It is difficult to really judge the benefits of the deal given the limited numbers we have been provided with. The headline figure is in "excess of £16million", which is no doubt based on performance and European qualification.
They say the deal is the most lucrative in the club's history, which isn't exactly hard given we've hardly pushed the financial boundaries with sponsorship contracts in the past. I imagine it will be similar to the current £4million per year deal, perhaps with a slight increase, with bonuses on top.
Everton and Chang clearly have a healthy working relationship though given this is the fourth extension to their partnership and this current deal will make it 13 seasons together.
The deal was signed by CEO Robert Elstone with Graeme Sharp and Arouna Kone also present on a promotional tour in Bangkok. There are certainly benefits to spreading Everton's name in South East Asia, who as anyone who has been there will know, is in love with English Premier League. Those benefits are difficult to quantify though and so cannot be added to the bottom line.
The deal was met with the usual scepticism from fans, particularly because it was announced by Elstone, who is deeply unpopular with many supporters at present.
They see him as out of his depth and responsible for a number of bungled commercial deals, most notably the 10-year Kitbag deal which is now seen as a millstone around the club's neck.
They also question whether he is getting true value for money out of the club's brand and wonder why Everton's deals are less than other club's in the Premier League.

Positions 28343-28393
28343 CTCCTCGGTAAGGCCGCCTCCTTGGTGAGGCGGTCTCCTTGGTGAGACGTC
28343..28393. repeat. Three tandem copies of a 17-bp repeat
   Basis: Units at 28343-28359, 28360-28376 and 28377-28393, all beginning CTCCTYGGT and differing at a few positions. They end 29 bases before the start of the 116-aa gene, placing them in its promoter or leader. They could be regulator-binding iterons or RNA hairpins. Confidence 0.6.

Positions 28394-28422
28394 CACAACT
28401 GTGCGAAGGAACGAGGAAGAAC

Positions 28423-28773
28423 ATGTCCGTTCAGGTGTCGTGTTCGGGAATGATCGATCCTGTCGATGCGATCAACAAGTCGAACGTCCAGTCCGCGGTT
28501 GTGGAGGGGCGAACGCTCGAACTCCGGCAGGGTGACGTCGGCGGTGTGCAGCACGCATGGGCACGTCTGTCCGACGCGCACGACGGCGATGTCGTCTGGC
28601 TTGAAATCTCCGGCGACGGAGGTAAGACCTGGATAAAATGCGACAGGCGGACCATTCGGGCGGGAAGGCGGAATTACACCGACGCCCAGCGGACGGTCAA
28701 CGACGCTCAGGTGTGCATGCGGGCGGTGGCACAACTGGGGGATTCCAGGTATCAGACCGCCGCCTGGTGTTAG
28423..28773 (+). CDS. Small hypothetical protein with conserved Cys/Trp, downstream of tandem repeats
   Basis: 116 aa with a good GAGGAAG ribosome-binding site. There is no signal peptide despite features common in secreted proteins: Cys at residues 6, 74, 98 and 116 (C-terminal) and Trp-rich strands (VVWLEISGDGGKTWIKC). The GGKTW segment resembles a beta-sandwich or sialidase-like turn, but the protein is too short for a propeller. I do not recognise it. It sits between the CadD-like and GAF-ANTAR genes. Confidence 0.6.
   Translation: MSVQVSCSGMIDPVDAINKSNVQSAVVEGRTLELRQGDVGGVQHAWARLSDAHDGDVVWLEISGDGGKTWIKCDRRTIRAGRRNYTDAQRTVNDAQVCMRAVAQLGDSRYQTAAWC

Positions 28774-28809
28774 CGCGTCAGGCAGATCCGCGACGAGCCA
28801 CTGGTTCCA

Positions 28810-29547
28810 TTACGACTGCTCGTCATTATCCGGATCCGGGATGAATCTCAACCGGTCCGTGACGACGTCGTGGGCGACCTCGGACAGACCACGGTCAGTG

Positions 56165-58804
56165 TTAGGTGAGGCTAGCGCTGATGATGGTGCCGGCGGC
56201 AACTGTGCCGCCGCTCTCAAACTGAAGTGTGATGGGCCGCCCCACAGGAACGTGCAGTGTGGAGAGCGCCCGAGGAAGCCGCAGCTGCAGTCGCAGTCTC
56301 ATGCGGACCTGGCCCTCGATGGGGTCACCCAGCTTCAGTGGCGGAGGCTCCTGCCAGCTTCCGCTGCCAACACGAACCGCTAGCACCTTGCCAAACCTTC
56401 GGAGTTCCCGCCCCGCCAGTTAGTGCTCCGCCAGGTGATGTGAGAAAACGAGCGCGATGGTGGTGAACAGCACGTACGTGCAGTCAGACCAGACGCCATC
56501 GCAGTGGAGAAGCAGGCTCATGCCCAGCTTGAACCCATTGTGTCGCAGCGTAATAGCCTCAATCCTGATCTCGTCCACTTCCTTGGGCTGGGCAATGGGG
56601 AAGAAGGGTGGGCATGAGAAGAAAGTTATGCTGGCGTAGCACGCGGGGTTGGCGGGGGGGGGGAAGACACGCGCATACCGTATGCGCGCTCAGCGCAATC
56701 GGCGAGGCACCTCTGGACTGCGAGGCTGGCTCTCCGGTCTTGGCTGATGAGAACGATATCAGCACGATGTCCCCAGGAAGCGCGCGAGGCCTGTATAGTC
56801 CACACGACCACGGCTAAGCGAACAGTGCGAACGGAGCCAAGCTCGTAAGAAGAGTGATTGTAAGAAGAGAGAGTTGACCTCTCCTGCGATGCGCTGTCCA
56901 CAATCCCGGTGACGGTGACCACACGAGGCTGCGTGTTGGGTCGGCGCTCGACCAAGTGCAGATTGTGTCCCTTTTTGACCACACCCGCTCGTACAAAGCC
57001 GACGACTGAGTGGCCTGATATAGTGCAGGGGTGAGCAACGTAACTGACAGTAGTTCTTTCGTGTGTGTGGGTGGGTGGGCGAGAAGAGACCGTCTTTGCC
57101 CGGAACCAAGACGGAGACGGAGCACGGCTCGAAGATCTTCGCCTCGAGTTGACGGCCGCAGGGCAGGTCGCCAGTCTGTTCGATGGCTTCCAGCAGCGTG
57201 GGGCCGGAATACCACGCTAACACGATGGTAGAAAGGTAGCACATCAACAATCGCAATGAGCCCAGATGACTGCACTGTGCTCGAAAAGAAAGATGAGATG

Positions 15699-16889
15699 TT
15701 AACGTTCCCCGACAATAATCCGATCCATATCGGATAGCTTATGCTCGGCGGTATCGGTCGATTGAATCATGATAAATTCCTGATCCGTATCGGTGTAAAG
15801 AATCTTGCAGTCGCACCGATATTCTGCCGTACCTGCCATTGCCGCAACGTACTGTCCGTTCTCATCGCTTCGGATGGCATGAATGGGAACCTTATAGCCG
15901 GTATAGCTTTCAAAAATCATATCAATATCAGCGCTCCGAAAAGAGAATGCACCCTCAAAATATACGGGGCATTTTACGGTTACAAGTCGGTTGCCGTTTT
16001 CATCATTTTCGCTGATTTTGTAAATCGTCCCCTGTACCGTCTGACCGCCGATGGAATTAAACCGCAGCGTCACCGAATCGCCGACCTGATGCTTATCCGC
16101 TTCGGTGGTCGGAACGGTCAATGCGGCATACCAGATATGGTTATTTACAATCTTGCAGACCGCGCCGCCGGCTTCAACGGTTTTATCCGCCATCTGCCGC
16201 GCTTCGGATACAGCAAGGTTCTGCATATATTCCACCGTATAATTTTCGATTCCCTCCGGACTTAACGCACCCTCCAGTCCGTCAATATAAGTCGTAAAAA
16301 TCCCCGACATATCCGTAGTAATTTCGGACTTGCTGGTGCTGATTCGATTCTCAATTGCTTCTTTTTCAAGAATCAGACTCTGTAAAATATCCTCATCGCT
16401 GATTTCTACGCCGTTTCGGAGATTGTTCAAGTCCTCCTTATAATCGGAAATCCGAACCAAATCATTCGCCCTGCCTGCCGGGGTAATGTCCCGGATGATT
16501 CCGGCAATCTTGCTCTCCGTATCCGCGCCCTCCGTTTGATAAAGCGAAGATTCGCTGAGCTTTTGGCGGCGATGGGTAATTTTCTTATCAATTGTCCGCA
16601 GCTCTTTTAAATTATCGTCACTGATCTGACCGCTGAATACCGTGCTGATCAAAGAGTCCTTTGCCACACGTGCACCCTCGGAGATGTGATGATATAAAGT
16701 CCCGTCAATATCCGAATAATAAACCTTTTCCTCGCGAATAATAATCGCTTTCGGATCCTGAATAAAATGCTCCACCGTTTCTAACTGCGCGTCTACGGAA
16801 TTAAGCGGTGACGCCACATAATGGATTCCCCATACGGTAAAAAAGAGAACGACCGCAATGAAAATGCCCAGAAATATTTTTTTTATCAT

Football finance site Sporting intelligence produced this handy graphic at the start of the season showing all the deals in the Premier League.
There were three distinct groups, the elite sides like Manchester United and Chelsea, recently joined by Manchester City and Tottenham.
Then there were middle ranking sides like Sunderland and Aston Villa before a lower tier of newly promoted sides and clubs like Stoke and West Brom.
Everton found themselves bottom of the middle group, behind Newcastle, Villa, Fulham and Sunderland. This is what infuriates fans as our fanbase and standing is larger or the very least equivalent to all of those sides. There is very little in it though, with just £2million between our deal with Chang and Newcastle's £6million deal with Wonga.
Then the figures leap up to Samsung's £18million deal with Chelsea - figures we cannot get near unless we get into the Champions League.
So is this new deal worth it?
Again it is hard to tell without all the figures and I look forward to comparing the division's new deals at the start of next season. We also have to remember that the majority of us are not marketing experts and are not privvy to all the information - the Chang deal may well have been the best out there.
Given our recent track record though I can understand the supporters skepticism but we also have to look at this through advertisers eyes. They do not care for our proud history and heritage, they care about how much exposure their brand will get and the image of the club their logo is printed on. As we are not in Europe and not won a major trophy for 19 years, they are going to drive a hard bargain.
There is improvement to be made yes, but very much like our travails on the pitch, there is a glass ceiling we will struggle to break through without external investment.